If the community members are rational, know the structure of the indefinitely repeated game, but lack common knowledge of an upper bound to the number of covenant games they might play, then they will be unable to anchor the just described backwards induction argument.
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Consequently they might follow some equilibrium better for all than the all-follow- A equilibrium. But, perhaps paradoxically, if the community members have common knowledge of the game, their rationality and an upper bound to the number of interactions, then the Foole can conclude that the only possible outcome is the all-follow- A equilibrium Skyrms , pp. As just noted, the backwards induction argument of the previous paragraph relies upon an ideal common knowledge assumption that might not obtain in actual communities.
Yet even if we return to the original assumption that from the perspective of the community members, their interactions are played out over an indefinitely long time horizon, and even if the Humean strategy defines an equilibrium of the repeated interaction, the Foole can mount still another objection. Skyrms recognizes the gist of this objection. Skyrms notes that the folk-theorem argument he attributes to Hobbes shows only that consistently refraining from offensive violations of covenants can be consistent with rational prudence. But Hobbes is evidently trying to show the Foole that refraining from offensive violations must be consistent with rational prudence.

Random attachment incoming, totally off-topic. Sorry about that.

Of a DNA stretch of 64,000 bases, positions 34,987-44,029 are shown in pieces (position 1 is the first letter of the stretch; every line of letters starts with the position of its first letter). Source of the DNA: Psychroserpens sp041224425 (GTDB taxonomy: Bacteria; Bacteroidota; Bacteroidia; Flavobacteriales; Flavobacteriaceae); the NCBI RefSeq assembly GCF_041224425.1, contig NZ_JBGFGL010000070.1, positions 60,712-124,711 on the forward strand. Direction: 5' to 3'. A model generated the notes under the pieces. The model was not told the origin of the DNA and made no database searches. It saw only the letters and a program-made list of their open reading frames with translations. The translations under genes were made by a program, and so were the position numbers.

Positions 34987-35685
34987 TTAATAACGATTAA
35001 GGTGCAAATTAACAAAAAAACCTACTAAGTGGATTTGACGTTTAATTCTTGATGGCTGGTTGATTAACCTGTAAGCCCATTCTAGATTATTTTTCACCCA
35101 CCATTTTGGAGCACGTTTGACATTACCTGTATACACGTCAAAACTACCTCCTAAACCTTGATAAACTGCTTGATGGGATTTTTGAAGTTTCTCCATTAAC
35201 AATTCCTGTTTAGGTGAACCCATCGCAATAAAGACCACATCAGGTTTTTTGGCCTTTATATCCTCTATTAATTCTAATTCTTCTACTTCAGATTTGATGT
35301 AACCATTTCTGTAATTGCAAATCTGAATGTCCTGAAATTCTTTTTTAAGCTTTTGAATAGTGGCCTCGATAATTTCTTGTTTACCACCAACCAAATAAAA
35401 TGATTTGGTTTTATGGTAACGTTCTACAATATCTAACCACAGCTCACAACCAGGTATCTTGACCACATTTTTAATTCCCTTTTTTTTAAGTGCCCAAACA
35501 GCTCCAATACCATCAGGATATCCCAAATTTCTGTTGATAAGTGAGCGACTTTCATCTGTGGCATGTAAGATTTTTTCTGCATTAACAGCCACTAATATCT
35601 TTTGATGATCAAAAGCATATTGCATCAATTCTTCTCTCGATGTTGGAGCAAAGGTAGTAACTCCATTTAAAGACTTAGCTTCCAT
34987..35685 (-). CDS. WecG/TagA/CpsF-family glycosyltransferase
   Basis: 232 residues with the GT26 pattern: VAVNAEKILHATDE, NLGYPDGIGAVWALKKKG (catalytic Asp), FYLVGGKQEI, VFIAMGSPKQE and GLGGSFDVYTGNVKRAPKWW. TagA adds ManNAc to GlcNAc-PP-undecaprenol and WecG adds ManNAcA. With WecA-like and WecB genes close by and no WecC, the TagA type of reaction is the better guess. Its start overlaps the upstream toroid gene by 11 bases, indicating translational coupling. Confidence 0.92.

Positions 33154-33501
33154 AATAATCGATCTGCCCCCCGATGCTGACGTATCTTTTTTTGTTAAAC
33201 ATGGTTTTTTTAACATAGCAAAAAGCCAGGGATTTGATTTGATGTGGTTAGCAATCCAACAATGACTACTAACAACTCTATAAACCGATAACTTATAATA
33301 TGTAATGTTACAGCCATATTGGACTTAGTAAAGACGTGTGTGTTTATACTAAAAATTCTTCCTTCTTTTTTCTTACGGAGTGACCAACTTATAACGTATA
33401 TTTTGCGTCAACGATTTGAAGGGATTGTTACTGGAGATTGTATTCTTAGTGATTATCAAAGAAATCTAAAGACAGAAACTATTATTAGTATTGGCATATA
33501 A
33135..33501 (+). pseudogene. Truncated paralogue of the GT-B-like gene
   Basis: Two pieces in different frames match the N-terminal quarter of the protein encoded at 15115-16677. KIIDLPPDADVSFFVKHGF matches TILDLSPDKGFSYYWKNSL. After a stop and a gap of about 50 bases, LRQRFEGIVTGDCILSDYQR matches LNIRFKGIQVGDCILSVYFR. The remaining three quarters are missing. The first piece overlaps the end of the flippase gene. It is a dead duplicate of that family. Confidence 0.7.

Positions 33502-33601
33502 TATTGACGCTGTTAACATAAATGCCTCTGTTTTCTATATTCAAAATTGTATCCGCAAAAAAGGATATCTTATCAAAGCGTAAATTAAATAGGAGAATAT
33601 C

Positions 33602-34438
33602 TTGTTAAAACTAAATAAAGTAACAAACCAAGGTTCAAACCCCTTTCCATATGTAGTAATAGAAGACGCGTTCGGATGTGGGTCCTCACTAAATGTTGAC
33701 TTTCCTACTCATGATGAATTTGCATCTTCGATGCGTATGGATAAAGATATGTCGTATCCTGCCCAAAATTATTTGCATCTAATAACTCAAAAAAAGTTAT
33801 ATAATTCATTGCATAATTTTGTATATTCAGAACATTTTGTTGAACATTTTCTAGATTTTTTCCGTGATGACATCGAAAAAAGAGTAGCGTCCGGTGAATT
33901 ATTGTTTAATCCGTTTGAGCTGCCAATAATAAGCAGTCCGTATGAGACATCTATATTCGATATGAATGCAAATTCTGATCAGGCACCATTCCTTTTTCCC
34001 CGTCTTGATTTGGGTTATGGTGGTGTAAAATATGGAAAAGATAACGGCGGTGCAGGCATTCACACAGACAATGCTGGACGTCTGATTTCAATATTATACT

The folk-theorem argument does not vindicate this stronger claim, because the indefinitely repeated game has equilibria other than the equilibrium of the Humean strategy, and at some of these equilibria the parties do not always perform with innocent counterparts. For example, if all follow A , then they are at one of these uncooperative equilibria Skyrms , p. The Foole can develop this objection as follows: If parties can follow a history dependent strategy like H , then why should they not be able to follow other history dependent strategies that Hobbes, and Hume after him, never consider?
Which, if any, of all these equilibria should the Foole expect the members of his community to follow? In his reply to the Foole, Hobbes assumes that the Foole interacts with the members of a community who all follow H. Suppose the Foole enters into a covenant with another party, and this other party performs first.